Every 15 Minutes: The Painfully Preventable Truth of Impaired Driving


Photos by Chika Ma and Alexa Empleo

Sophia Kriegel, Editorials Editor

   7:25 a.m. The first bells ring across campus. But this is a different kind of sound, one unlike the late bell or the conclusion of another class period. This bell rings, and following it, the face of a fellow student appears on the screen. This is repeated every 15 minutes, interrupting class with a gut wrenching wave of sad songs and alarming interruptions. An announcement pierces the ears of classmates, proclaiming that one of their peers has died tragically in a vehicle-related incident.

   7:25 a.m: Amanda Chevalier, cheerleader and friend to many. 7:40 a.m: Luke Boss, ASB member and hockey player. 7:55 a.m: Rijker Hutson: avid member of the swim team. 8:25 a.m: Emily Bacca, Brandon Wyre. 8:40 a.m: Mrs. Chang. 8:55 a.m: Allison Jacobs, Skijler Hutson, Joshua Constantino. 9:10 a.m: Juan Lopez. 9:25 a.m: Jayden Bagge, Niko Pittman. 9:40 a.m: Matthew Merritt, Matthew Striplin. 9:55 a.m: Chase Eisenberg. 10:10 a.m: James Callahan. 10:35 a.m: Thomas Reid.

   As the day drags on, students mourn the ‘loss’ of their friends. Those who had passed can be seen wandering the school in skeletal makeup. They do not speak, interact or hang out with their friends. Instead they stand silently, symbolizing their everlasting presence that would remain if they truly had died. Students around campus are crying on shoulders, hugging each other, and growing very emotional as the events seem all too real. Although these deaths are fake, the realization that the consequences of impaired of distracted driving could take anybody sets in quickly across the school.

   11:15 a.m. This time it is not a bell. The ringing of a phone echoes across the school, followed by the frantic voice of a 911 caller.

   A car accident. Valencia Blvd. Hurry.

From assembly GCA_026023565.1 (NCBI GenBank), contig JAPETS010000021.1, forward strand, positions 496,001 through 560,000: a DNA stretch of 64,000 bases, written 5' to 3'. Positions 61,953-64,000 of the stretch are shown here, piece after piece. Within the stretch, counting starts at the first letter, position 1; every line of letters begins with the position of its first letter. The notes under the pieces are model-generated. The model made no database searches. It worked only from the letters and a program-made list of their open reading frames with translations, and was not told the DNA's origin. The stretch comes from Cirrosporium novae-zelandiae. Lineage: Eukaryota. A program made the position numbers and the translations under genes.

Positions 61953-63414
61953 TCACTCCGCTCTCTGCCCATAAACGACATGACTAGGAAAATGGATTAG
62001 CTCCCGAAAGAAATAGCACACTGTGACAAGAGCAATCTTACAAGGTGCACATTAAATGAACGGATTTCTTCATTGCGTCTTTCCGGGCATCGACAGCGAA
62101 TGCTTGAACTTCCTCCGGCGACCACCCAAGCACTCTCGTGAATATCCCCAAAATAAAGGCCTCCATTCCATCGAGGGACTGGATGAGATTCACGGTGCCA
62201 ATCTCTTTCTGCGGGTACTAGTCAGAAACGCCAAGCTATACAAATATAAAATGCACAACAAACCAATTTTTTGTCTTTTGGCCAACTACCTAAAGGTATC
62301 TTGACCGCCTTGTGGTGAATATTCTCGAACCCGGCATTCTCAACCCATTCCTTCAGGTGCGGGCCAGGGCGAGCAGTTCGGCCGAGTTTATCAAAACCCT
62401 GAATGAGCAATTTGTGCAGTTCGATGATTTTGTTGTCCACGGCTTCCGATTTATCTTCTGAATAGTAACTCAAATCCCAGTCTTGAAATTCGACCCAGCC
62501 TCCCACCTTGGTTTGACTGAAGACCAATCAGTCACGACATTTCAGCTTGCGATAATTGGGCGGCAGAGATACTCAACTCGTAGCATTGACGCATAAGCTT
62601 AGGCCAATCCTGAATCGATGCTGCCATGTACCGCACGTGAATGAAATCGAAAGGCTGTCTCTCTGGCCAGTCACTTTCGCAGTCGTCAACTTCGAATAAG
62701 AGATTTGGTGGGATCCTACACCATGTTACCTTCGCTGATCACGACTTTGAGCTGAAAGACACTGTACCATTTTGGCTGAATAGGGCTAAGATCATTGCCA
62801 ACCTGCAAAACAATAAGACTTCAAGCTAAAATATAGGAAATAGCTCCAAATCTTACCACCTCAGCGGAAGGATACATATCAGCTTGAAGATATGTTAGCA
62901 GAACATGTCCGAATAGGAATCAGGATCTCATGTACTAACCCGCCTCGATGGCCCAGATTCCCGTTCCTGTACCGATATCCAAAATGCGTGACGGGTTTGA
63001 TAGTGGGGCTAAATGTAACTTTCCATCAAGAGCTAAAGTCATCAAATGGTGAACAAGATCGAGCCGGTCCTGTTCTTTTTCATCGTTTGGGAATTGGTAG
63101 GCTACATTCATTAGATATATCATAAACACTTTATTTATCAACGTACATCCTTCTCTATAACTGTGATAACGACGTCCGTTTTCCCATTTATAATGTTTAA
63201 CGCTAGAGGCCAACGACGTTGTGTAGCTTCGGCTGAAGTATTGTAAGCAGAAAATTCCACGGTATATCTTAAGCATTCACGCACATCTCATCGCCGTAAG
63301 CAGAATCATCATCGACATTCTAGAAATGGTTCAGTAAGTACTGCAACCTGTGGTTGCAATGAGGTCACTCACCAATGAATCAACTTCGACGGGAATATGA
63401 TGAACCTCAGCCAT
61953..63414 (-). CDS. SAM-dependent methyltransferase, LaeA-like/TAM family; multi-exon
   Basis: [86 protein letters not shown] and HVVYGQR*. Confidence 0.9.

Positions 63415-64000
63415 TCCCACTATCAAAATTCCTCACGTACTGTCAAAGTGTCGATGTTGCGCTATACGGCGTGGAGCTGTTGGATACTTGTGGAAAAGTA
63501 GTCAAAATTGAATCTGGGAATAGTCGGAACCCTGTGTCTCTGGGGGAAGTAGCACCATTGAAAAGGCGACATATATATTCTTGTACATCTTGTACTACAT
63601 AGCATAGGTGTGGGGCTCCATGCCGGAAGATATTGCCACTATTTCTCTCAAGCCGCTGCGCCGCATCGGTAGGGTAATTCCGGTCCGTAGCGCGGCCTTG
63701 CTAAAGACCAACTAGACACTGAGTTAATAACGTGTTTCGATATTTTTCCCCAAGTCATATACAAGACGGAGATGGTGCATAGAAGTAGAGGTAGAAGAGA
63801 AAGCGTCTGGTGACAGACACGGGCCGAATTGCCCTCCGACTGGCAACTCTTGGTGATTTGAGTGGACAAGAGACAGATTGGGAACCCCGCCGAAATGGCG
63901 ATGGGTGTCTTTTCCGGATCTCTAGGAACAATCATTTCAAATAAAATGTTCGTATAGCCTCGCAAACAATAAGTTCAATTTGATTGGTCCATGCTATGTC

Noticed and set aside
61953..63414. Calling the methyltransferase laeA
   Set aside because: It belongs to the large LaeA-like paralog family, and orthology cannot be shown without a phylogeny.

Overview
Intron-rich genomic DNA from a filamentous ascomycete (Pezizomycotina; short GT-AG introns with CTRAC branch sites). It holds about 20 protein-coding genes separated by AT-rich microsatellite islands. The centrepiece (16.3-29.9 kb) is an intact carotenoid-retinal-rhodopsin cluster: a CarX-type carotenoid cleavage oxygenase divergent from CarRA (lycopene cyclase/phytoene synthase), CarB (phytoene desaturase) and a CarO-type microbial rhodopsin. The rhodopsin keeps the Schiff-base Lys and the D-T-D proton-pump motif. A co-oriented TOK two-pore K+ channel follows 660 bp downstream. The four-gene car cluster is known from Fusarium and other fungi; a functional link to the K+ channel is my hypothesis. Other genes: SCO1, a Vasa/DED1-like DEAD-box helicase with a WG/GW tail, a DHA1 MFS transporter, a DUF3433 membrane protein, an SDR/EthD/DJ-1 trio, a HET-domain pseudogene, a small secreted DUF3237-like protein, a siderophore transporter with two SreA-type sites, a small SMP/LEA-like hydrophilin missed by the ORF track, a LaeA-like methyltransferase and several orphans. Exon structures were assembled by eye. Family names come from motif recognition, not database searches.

Juniors and seniors are released from class to observe the scene. As kids walk towards the tragedy, two cars can be seen. The front of each is completely smashed, and there is a body laying on top of one. There is blood everywhere. There are students inside, people’s friends inside, all of whom appear to be dead or dying. Sydney Johnson. Mya Davis.

Lucas Elzer. Izzy Crume. Zoey Greenwald. Hannah Greenwald. All silent and sprawled across the scene.

   The police cars, firetrucks and ambulances race up the hill. All but two occupants are proclaimed dead on the scene. Students watch as the drunk driver engages in sobriety tests while passengers are removed from the vehicles onto stretchers and into body bags. Izzy Crume is rushed into an ambulance while Lucas Elzer is shoved into a police car, handcuffed.

    The following day, upperclassmen attend an assembly in which their classmates return and have a chance to speak on their experiences. Along with their peers, fa

milies, friends, and loved ones of real victims of impaired or distracted driving give emotional and tragic testimonies on the horrific consequences of such careless acts.

   They all shared one underlying plea: Drunk, impaired or distracted driving is preventable. We make the choice to stop ourselves and others from engaging in detrimental acts that could ultimately lead to death. You make the choice. And, if not for yourself, do it for the people you love and the people who love you. Just make the right one.